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CBD Explained

There’s a lot of information about CBD, hemp, and marijuana, and a lot of it is wrong. Let’s clear up the confusion and learn about the history and uses of CBD. 

Over time, people have searched for a cure-all remedy to ease aches, pains, and stress and to restore health and balance. You’ve probably noticed the massive popularity of cannabidiol (CBD) products on the market and probably have many unanswered questions about just what is CBD and how it works. Not to mention, CBD is collected from hemp (a plant in the cannabis family that has little-to-no intoxicating tetrahydrocannabinol, or THC). 

Hemp is often misunderstood, and the stigma that took root back in the 1930s along with prohibition. By 1931 the plant was illegal, and by 1937 the Marijuana Tax Act was passed.

Of note, the terms “marijuana,” “hemp,” and “cannabis” are often used interchangeably, but hemp and marijuana (Cannabis sativa) possess different characteristics. Hemp has the lowest THC levels that will not cause intoxication. THC and CBD are one of many cannabinoids in the cannabis plant. 

Ancient uses of cannabis date back 12,000 years, making it one of the first cultivated plants in history. Evidence of the plant was found in many countries and used mainly for food (the seeds are high in protein), rope, and fabric. Cannabis is also one of the 50 fundamental herbs in traditional Chinese medicine and has been used medicinally and spiritually for centuries. 

Fast forward to the 1970s, when a synthetic THC was created and used in prescription form mainly for pain. Some say this innovation opened the door for medicinal cannabis (more on that later). 

Currently, medicinal cannabis is used for many physical symptoms, most notably for chronic pain.

Marijuana vs. Hemp

Both marijuana and hemp are members of the cannabis family. Cannabis is a genus of flowering plants in the Cannabaceae family, which contains three species: Cannabis sativa, Cannabis indica, and Cannabis ruderalis

But in reality, the difference between marijuana and hemp comes down to the amount of THC; "Marijuana" is defined as having more than .03 percent of the intoxicating substance THC. Marijuana has been used by some as a substitute for opiates, which can be addictive and dangerous. Marijuana is also used to relax muscles, minimize PTSD symptoms, and to help with GI issues. It is legal in several states but is still illegal federally.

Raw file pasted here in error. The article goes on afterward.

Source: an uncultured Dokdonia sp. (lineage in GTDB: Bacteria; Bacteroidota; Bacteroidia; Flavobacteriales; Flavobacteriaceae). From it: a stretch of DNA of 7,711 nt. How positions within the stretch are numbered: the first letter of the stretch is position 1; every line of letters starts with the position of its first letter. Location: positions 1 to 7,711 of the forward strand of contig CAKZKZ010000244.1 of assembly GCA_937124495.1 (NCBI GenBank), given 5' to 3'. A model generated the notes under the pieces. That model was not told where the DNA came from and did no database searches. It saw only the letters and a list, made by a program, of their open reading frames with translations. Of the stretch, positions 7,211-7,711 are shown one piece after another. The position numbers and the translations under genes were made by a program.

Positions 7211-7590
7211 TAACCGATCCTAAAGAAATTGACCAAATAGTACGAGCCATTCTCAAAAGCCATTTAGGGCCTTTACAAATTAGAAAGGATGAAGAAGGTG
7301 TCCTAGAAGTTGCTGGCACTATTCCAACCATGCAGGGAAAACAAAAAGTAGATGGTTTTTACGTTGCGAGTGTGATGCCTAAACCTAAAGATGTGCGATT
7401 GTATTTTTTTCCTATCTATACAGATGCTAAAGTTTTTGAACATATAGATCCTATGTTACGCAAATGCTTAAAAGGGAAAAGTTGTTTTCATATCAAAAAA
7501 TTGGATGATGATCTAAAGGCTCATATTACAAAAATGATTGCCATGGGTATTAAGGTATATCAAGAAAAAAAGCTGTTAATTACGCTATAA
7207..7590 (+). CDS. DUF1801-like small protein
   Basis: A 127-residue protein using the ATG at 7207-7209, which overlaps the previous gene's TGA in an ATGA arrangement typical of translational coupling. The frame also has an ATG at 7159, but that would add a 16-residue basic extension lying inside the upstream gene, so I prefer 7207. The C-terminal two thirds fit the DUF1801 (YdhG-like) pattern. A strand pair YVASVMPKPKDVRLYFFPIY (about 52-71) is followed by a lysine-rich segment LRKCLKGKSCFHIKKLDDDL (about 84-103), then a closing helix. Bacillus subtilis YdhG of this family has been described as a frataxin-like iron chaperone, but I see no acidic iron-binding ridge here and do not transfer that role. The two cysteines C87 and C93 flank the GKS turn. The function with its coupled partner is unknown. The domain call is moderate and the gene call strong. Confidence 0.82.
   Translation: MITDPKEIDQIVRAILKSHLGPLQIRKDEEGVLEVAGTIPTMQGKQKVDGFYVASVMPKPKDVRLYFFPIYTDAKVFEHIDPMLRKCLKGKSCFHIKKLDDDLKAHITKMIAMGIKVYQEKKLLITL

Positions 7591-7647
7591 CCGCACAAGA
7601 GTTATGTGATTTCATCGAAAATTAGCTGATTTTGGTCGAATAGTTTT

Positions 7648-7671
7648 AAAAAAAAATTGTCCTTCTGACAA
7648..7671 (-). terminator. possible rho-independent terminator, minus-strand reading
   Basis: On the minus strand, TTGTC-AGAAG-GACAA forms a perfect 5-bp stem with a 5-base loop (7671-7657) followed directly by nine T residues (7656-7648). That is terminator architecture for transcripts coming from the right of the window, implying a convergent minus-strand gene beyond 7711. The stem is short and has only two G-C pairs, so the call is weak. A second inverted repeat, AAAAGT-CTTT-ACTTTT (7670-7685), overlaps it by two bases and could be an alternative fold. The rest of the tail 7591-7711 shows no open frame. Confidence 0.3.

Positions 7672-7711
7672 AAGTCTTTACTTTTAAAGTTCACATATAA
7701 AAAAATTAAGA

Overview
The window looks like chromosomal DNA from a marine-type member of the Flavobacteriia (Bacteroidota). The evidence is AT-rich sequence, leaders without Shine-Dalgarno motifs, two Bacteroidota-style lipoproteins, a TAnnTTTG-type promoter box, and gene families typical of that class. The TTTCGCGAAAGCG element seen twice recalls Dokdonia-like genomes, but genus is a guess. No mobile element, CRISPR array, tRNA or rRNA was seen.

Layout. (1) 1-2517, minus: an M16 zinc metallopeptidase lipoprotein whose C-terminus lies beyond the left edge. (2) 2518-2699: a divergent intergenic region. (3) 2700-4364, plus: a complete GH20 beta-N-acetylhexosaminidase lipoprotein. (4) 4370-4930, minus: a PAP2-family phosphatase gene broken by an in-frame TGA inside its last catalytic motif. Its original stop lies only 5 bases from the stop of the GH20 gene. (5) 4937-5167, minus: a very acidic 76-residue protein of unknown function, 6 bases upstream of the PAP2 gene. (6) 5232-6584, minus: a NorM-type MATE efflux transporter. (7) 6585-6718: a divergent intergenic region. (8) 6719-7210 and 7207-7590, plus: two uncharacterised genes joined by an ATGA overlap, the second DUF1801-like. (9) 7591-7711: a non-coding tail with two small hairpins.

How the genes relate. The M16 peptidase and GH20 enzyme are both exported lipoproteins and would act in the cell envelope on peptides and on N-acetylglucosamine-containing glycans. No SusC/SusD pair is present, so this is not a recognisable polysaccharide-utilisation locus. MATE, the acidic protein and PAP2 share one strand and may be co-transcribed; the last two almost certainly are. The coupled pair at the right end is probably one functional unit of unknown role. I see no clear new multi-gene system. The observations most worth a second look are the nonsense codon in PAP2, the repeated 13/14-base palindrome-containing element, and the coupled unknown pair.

Hemp, on the other hand, has less than .03 percent THC and is generally legal throughout the United States. Consumers in most states can now purchase CBD and CBD infused products from large-chain stores.

But, it’s important to state that more clinical research is needed before anyone can make medical claims.

What is CBD?

CBD is one of the chemical compounds found in hemp. It is non-intoxicating and is undergoing many studies for its health and wellness benefits for a wide range of conditions. CBD works with your endocannabinoid system (ECS); a widespread neuromodulatory system in your body that has received research attention over the past 25 years. It consists of cannabinoids your body synthesizes, receptors and enzymes. 

Cannabis-like substances and receptors (CB1 and CB2) in the nervous system and enzymes exist in all of us. The ECS system regulates many important functions such as appetite, digestion, inflammation, mood, and sleep. CBD interacts with these receptors in your body.

How to Choose CBD Products

CBD extracted from hemp (the non-intoxicating form of cannabis) is legal, but consumers should be cautioned to choose products that come from a credible source.

When searching for a CBD product, look for hemp-based CBD. The hemp used to make CBD products should be carefully cultivated, quality controlled, and tested to ensure potency. Some other things to know about CBD:

  • The sale and production of hemp were legalized with the 2018 Farm Bill.
  • CBD is deemed safe and non-habit forming by the World Health Association.
  • There are two extraction methods of CBD; using solvents and heat (steam). 
  • CBD can be found in many consumer forms; oil, tinctures (some combined with THC ratios), topical creams and salves, patches, foods, and beverages. Cativa CBD uses a CBD isolate.
  • Research into CBD is ongoing, and many of the health claims reported by CBD users are being investigated. Some users believe it has helped with pain, inflammation, menstrual issues, anxiety, epilepsy, gut health, and many other ailments. But it's important to understand that more research is needed to validate these claims.

With so many products on the market today it’s hard to know where to start. Cativa CBD makes it easy to choose a non-intoxicating CBD product that combines the power of science with the promise of nature to bring you balance, wellness and health. Cativa CBD collaborates with renowned scientists and engineers from Princeton University, Zeeh Pharmaceutical Labs, and the University of Wisconsin to create all natural, sustainable, safe, and effective products. 

Learn more about our products here.

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